The pull quote accompanying the editorial is harsh but fair:

    "The assumption that these treatments work is at the heart of the problem.”

    Previously on Biopolitical Times:

    Image via Figure 1 of the paper by Turner and Knoepfler (see above).

    Puffing Cryonics in New Scientist?

    Posted by Pete Shanks on July 13th, 2016

    Untitled Document

    New Scientist is a British-based popular science magazine. It’s been around for 60 years, which is long enough to stumble and recover a few times. For instance, in 2009 it published a cover story with the startling headline “Darwin Was Wrong.” (Not so, even if his concept of the “tree of life” was simplistic.) The story is mostly behind a paywall but still on-site; the cover image can be found elsewhere.

    To be fair, New Scientist has also published informed and incisive commentary by experts such as Donna Dickenson and our own Marcy Darnovsky. The magazine has also been, at least on occasion, sensitive to questions of ethics, as in this 2014 editorial on “three-parent babies.”

    But they just stumbled again. The July 2 issue featured on the cover “The Resurrection Project.” The articles included:

    Ark of the immortals: The future-proof plan to freeze out death
    A visual tour of the weird world of the cryogenically frozen
    I want to put your death on ice so that you can live again

    The perpendicular pronoun in the third title refers to Max More, the transhumanist who currently runs the Alcor Life Extension Foundation. We last mentioned More and Alcor in March, when we referred you to Corey Pein’s excellent article in The Baffler. Pein describes the folks behind Alcor as “technophilic necromancers” and digs deep into the risible history of More’s Extropy Institute and “proactionary principle.” As science (and business) goes, cryonics is on the quackery side of reality.

    It would not surprise me to learn that, behind the paywall (I’m not paying) there was criticism of cryonics. But the topic was on the cover, not to mention featured in at least three email blasts, two of which used the term immortals. How should we understand those choices by a publication that calls itself a science magazine? As the writer of the aforementioned Darwin article admitted in response to complaints registered then:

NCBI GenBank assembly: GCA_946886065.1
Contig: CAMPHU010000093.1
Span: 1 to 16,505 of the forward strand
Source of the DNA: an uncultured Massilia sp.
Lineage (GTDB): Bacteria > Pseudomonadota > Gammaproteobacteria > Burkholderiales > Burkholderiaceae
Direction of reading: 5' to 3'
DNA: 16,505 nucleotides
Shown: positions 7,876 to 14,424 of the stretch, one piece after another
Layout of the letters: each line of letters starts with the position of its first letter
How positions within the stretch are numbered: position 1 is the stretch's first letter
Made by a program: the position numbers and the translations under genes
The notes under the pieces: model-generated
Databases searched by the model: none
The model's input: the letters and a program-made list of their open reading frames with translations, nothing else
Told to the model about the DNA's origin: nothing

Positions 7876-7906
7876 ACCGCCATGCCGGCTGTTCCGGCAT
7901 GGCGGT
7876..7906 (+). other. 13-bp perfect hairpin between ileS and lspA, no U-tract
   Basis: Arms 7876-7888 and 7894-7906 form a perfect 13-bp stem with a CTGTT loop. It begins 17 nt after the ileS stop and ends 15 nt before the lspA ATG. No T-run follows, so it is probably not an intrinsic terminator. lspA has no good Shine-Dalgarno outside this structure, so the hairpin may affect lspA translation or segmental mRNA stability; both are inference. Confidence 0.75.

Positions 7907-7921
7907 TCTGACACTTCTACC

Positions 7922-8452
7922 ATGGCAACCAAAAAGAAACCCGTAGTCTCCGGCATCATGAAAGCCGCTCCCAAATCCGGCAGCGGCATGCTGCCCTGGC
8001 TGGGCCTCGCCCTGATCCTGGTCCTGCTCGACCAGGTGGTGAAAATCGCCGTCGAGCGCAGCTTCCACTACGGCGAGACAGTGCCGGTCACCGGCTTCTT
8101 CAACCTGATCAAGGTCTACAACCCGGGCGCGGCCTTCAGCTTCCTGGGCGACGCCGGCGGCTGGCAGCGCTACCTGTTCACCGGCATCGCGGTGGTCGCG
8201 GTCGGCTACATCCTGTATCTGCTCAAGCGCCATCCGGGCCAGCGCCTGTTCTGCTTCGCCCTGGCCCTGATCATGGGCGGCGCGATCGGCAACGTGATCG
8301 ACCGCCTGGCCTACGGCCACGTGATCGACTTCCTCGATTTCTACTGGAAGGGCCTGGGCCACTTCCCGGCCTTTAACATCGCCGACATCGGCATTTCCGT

Well, the cover is designed to sell the magazine. If we run very straight, sober covers, we sell fewer mags, we get fewer clicks and nobody blogs about us, so fewer people read what we produce.

    What they think of us, the readers, is hard to tell. But here are the subject lines of the four most recent email blasts, as of this writing:

    Self-promotion comes naturally to narcissists (July 10)
    Your ultimate guide to reality’s true strangeness (July 9)
    How to be a successful narcissist (July 8)
    Embrace your inner narcissist (July 7)

    And here is a worrying piece from the archives, 23 October 1999, to be precise. (So long ago, it took the Techno-Eugenics Email List, a distant ancestor of this blog, months to note it!) It’s a New Scientist Editorial titled “The Last Taboo,” in response to reports that scientists had, in principle, invented artificial chromosomes. The speculation around them was that they could be used to introduce heritable changes, in mice and theoretically in people. The technology was not then ready for use, by any means, but the editorial concludes:

    For all these reasons, it would be a mistake to expect the taboo on human genetic engineering to last forever. Some day someone will want to try it. The invention of artificial chromosomes doesn’t make that desirable—only people can make that judgment. But it does add to the forces that are now beginning to make it seem inevitable.

    As for taboos, they are simply a bad excuse for not thinking.

    Apparently, sales are a good excuse for not thinking. Or perhaps the editors just suffered a brain freeze.

    Previously on Biopolitical Times:

    Image via New Scientist